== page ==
Testing incoming seeds for the absence, or non-detectability, of regulated pathogens is a common method, but standards are arbitrary and often differ between countries. To maintain the current situation with regard to seed-borne pests absent from Australia, researchers from the Australian Government Department of Agriculture, Water and the Environment (DAWE) and Agriculture Victoria, tested and analysed data from thousands of seeds proposed for importation for planting in Australian soil. The research group used molecular testing and immunoassays to identify and quantify prevalences of viruses in seeds from two important families of crops: Cucurbitaceae (cucurbits) and Solanaceae.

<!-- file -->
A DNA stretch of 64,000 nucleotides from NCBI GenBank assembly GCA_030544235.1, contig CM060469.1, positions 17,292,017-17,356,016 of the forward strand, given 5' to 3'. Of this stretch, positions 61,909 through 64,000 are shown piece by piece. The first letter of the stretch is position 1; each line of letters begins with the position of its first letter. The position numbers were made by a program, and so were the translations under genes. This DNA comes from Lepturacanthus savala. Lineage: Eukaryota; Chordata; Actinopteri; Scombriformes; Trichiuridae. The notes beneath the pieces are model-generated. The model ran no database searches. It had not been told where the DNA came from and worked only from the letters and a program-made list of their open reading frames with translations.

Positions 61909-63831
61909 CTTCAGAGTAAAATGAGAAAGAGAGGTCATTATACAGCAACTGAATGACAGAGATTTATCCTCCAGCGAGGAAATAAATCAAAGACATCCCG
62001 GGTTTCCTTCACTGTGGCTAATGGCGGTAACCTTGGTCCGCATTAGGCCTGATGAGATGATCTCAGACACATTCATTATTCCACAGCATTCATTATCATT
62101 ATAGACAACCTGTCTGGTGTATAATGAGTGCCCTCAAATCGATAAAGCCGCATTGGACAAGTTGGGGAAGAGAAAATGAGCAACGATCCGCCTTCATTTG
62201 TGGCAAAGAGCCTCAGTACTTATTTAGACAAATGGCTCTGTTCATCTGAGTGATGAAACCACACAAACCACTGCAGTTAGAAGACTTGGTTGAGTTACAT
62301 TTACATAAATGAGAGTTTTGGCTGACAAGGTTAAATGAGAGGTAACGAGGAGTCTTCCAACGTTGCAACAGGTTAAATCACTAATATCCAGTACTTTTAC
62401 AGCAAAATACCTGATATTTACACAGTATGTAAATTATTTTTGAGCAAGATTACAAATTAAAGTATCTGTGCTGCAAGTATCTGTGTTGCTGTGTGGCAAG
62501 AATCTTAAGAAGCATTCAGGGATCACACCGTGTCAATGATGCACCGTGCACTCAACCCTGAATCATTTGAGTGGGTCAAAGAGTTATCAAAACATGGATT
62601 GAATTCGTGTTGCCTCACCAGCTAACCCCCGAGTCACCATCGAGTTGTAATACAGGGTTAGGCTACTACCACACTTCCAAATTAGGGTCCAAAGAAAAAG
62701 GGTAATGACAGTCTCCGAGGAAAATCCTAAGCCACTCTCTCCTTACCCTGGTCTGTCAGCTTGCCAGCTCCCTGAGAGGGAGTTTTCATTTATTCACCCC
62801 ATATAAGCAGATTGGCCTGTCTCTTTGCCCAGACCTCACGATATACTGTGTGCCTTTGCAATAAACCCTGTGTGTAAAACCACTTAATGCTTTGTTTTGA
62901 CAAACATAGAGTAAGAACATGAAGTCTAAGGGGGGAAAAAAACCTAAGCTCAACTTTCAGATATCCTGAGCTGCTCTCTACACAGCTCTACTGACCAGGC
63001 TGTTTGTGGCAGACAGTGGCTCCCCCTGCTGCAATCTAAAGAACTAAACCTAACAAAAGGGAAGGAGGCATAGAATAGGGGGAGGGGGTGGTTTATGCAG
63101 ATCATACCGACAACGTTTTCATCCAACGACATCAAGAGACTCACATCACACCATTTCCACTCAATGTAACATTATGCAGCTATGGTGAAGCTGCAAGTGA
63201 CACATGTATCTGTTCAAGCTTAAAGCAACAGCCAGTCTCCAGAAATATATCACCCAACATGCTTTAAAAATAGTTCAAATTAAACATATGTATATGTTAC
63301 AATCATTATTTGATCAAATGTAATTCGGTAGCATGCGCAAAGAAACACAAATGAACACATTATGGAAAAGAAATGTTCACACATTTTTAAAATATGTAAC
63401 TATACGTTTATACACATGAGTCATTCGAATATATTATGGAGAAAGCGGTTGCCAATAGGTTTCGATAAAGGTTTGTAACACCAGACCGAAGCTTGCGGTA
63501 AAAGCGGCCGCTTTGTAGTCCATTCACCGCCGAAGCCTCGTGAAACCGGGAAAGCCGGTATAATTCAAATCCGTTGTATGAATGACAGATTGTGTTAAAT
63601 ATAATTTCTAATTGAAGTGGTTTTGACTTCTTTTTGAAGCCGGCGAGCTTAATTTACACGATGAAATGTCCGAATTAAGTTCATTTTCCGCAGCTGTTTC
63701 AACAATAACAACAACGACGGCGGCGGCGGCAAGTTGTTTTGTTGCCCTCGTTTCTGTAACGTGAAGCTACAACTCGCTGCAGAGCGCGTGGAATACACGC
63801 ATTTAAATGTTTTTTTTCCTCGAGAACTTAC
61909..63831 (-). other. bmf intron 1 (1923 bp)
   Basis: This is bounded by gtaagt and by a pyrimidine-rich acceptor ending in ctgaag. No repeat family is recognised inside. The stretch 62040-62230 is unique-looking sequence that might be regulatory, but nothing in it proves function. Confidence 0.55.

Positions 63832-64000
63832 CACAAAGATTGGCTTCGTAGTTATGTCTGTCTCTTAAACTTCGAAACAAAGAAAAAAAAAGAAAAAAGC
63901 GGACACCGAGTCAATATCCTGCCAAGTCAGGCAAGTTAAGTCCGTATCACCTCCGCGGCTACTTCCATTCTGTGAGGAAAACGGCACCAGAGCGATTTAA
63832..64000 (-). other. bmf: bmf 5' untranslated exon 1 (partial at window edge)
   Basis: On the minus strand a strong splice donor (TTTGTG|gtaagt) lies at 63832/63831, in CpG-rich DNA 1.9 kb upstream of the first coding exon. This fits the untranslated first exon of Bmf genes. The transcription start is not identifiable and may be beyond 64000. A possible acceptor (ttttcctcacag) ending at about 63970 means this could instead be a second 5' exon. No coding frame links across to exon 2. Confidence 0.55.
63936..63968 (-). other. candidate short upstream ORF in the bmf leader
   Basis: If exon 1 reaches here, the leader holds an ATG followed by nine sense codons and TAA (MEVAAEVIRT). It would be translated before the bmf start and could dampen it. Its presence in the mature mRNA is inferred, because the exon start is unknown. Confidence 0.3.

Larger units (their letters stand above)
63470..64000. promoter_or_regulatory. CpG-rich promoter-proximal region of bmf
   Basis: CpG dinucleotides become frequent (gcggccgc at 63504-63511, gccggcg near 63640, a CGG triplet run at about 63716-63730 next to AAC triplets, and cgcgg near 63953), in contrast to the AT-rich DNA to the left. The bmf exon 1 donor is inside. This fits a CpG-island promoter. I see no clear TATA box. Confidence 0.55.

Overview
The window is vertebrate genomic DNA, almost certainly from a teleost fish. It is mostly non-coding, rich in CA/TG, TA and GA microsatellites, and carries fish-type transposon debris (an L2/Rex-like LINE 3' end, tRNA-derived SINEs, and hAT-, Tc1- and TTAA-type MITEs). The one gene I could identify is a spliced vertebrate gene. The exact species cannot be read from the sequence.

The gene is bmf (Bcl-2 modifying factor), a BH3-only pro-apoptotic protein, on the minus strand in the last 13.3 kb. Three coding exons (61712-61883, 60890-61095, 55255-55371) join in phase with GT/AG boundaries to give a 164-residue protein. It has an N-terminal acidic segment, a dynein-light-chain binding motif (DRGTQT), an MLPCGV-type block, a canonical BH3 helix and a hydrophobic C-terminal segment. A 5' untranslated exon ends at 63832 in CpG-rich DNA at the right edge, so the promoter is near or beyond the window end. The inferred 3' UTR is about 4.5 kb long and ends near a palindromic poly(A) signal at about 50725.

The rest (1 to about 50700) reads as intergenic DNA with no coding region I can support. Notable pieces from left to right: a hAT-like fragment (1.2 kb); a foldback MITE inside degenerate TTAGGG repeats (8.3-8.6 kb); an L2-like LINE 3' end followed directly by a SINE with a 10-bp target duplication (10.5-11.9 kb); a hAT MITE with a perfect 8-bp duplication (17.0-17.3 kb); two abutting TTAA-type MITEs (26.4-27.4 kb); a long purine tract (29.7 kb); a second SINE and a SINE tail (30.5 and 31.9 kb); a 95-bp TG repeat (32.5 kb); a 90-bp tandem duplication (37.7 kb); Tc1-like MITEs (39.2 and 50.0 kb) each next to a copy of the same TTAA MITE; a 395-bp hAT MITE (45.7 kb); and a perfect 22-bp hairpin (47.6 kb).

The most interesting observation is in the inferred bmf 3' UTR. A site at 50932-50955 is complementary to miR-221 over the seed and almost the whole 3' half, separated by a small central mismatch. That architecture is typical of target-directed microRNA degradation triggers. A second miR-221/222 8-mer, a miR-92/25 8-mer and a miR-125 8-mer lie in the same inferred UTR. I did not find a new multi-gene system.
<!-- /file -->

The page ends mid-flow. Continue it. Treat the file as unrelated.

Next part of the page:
There are five major cucurbit crops: pumpkin, squash, watermelon, melon, and cucumber, and many species and varieties of each. The Australian cucurbit industry depends on overseas supplies for crop establishment, which makes it potentially vulnerable to new invasive diseases during importation. One disease that is a particular threat to the cucurbit industry is cucumber green mottle mosaic virus (CGMMV), as it has been shown to reduce yields (Dombrovsky et al, 2017). The disease was first described in England in 1935 and after spreading globally, it was first detected in Australia in 2014 (Tesoriero et al, 2016). In 2016, when seeds were analysed from imported seed lots, CGMMV was detected in 3.5% of the samples tested (Constable et al, 2018). A later study tested cucurbit seeds from online mail-order providers and found one or more targeted viruses in 74% of seed lots tested (Constable et al, 2021). CGMMV was one of these viruses detected, along with squash mosaic virus, melon necrotic spot virus, and several potyviruses that were repeatedly detected.